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Whenever we put a qualifier in front of the noun “Christian,” we might be inserting legalism.  But we might not be.  It depends on whether we perceive that qualifier as meritorious.  Does it elevate us above other blood-bought Christians who don’t wave the banner of that same qualifier?

It is possible to be a “missional” Christian or a “radical” Christian or whatever, and that language is being used merely as a way of communicating something biblical that you want to call people to, something truly in Christ.  But it is also possible — it all depends on internal factors, difficult to discern even in ourselves, much less in others — to use such qualifiers in a way that is truly legalistic.

Legalism is a serious accusation, as is obvious from Galatians.  That makes me reluctant to use it in a targeted personal way, naming names.  I could identify a specific man as a legalist only if (1) he makes an obvious theological blunder in writing, diminishing the finished work of Christ on the cross, adding something of his own to the empty hands of faith as the way of receiving that finished work, and he stands by his stated error even after appeals to reconsider, or if (2) I can have direct personal conversation with him and really press into what he means by what he says and I find out that, yes, he really is requiring more than the cross, received by mere faith, for peace with God.  But without that clarification, legalism is an easy accusation to make, and a difficult one to prove.  And any unprovable accusation is itself a wrong — a different kind of wrong, but still wrong.

It can get complicated, and quickly.  Caution seems wise.


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20 thoughts on “Accusations of legalism”

  1. Russ The Reformer says:

    Great post. This articulates a lot of thoughts I had after reading Anthony Bradley’s post a while back.

  2. Mike Pohlman says:

    Always appreciate your posts, Ray. I do wonder, however, if your criteria for determining legalism allows for what some observers of contemporary evangelicalism are seeing as legalism on a functional level — something I think we would all agree needs to be avoided. To be sure, your criteria would determine “theoretical” or “philosophical” legalism. But while I’m sure none of the leading voices in the “radical” or “missional” or “whatever” categories would advocate or qualify for philosophical legalism, I do wonder if at the functional level we are seeing a new legalism (Cf., David Platt’s YouTube discussion of theoretical vs. functional universalism). So, while caution should be invoked in pronouncing legalism on any one person or group, caution should also be applied whenever we seek to define Christianity with an overarching emphasis on any one (biblical) aspect of Christianity.

  3. Aaron says:

    Ray,

    Thanks for the great post!

    It seems like the accusation is most often made these days of something being “a new legalism” not a specific person being a “legalist”. So, just because a book is mentioned, or a movement as being “a legalism” doesn’t necessitate the critique being personal, or towards a person. I think some of those “attacks” have been helpful and needed, while not being personal.

  4. Luma Simms says:

    Thank you, Pastor Ortlund, very sound wisdom. I think we can, however, confess it for ourselves when we know our hearts and we know we have been blinded by it. The beautiful and most amazing thing is that Jesus forgives our legalism too. Blessed be his name!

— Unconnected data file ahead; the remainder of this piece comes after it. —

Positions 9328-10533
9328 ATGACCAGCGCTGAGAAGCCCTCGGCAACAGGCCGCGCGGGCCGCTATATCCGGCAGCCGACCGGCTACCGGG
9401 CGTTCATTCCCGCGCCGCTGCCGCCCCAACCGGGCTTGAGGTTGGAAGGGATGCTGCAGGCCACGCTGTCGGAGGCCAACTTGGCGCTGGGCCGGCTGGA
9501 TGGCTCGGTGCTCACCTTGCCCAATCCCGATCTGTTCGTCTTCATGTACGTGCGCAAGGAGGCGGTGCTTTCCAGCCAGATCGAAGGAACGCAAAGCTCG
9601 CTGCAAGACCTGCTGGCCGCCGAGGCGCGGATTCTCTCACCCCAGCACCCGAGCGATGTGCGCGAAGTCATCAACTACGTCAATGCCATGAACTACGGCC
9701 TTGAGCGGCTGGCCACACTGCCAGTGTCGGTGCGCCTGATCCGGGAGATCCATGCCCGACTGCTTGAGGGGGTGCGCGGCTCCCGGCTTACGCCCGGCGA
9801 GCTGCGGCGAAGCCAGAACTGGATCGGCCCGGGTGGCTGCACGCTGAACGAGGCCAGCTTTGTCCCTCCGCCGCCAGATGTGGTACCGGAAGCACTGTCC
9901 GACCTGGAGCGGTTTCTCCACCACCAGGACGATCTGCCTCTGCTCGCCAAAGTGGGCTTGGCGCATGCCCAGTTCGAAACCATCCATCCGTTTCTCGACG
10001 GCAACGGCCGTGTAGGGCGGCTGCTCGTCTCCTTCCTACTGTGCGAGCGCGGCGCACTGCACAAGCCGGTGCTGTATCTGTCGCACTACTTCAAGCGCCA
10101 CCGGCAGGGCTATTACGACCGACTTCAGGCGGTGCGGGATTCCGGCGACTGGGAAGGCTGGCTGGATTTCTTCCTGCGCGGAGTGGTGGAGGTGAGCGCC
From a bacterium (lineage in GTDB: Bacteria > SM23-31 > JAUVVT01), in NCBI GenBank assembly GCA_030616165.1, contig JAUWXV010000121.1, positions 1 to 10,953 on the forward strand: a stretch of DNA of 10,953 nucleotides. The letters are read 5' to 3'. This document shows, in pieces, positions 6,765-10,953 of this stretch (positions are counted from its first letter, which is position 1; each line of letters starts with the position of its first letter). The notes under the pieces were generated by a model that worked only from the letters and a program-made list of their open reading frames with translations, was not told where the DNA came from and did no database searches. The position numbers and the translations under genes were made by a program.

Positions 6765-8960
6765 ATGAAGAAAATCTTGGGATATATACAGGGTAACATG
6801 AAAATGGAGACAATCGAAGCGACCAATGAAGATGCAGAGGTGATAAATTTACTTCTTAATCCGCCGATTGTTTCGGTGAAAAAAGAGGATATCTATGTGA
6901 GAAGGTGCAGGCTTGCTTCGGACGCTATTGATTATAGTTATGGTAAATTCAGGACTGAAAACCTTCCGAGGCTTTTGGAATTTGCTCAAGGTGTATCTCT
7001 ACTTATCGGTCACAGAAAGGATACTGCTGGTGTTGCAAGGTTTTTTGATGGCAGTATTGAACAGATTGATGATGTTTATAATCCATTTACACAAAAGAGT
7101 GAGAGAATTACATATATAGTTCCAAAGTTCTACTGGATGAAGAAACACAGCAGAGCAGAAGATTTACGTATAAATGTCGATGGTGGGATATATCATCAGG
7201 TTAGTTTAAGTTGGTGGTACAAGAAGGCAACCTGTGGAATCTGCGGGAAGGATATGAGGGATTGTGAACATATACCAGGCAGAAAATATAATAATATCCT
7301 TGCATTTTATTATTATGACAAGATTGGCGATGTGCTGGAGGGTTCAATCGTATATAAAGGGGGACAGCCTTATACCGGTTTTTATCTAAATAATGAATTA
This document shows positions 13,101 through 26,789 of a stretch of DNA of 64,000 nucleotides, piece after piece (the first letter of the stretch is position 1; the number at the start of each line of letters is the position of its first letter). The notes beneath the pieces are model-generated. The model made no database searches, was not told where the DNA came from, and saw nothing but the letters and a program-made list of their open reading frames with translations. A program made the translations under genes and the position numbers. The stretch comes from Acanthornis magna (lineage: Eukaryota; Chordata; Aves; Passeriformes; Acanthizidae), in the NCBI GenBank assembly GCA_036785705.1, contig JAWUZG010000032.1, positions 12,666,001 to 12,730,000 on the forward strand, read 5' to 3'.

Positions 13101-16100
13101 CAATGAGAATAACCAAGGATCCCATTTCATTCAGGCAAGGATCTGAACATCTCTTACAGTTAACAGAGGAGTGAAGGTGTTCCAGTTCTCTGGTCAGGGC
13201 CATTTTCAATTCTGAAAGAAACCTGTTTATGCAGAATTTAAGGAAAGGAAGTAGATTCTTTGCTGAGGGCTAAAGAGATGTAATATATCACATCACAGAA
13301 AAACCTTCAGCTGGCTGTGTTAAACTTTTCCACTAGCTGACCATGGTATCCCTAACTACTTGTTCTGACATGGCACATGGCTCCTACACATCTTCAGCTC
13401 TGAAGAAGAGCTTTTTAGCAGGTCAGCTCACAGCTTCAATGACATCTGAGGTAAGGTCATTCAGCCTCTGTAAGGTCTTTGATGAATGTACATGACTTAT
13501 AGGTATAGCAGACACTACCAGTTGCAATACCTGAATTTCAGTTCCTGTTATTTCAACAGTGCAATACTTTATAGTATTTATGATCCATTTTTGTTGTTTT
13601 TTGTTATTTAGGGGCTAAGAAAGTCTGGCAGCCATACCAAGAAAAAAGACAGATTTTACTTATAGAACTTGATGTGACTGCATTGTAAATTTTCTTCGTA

5. Dave Willis says:

    Good thoughts, Pastor Ortlund. I know I have always disliked the (at times) popular term “carnal Christian”. I never thought it had any precision and was very unhelpful in general. Thanks for your consistent effort to promote a culture of graciousness!

  6. Yes, Dr. Ortlund, these are great points and you gave criteria!! I agree completely. These questions require much wisdom and discernment. Given the noetic effects of sin I would have to say that, also, that it is possible for any well-intentioned movement to create a form a legalism. Epistemic humility is a requirement so that we continue to test everything according to the Scriptures so as to not to harm to souls under our care. Rev. Larry Osborn in his book “Accidental Pharisees” describes five movements tending toward a “new legalism” today. Dr. Michael Witmer, Professor of Systematic Theology, Director of the Center for Christian Worldview at Grand Rapids Theological Seminary summarizes Osborne’s insights here.

    Osborne cites five kinds of Christians who can easily become Pharisaical about what they care about most (p. 92-94):

    1. Radical Christians: these people think generosity is most important, and while they are careful not to give out a list, they are suspicious of Christians who live in large houses and drive expensive cars. Their parents’ generation worried about beer in the refrigerator; they worry about BMWs in the driveway.

    2. Crazy Christians: these earnest believers think that you’re only committed to God if you’re taking wild leaps of faith, getting yourself in trouble to see if God won’t bail you out. They suppose that normal Christians who punch a time clock and pay their mortgage on time probably aren’t as committed to Christ as they should be. What these “crazy Christians” forget is that they’re only free to take their risks because of the normal jobholders who have saved enough money to help them should they fall (p. 188).

    3. Missional Christians: these counter-cultural Christians think the badge of discipleship is earned by volunteering in a soup kitchen, tutoring at risk children, or moving from the suburbs to the inner city. They are suspicious of anyone whose life is too comfortable (there seems to be some overlap among these first three categories).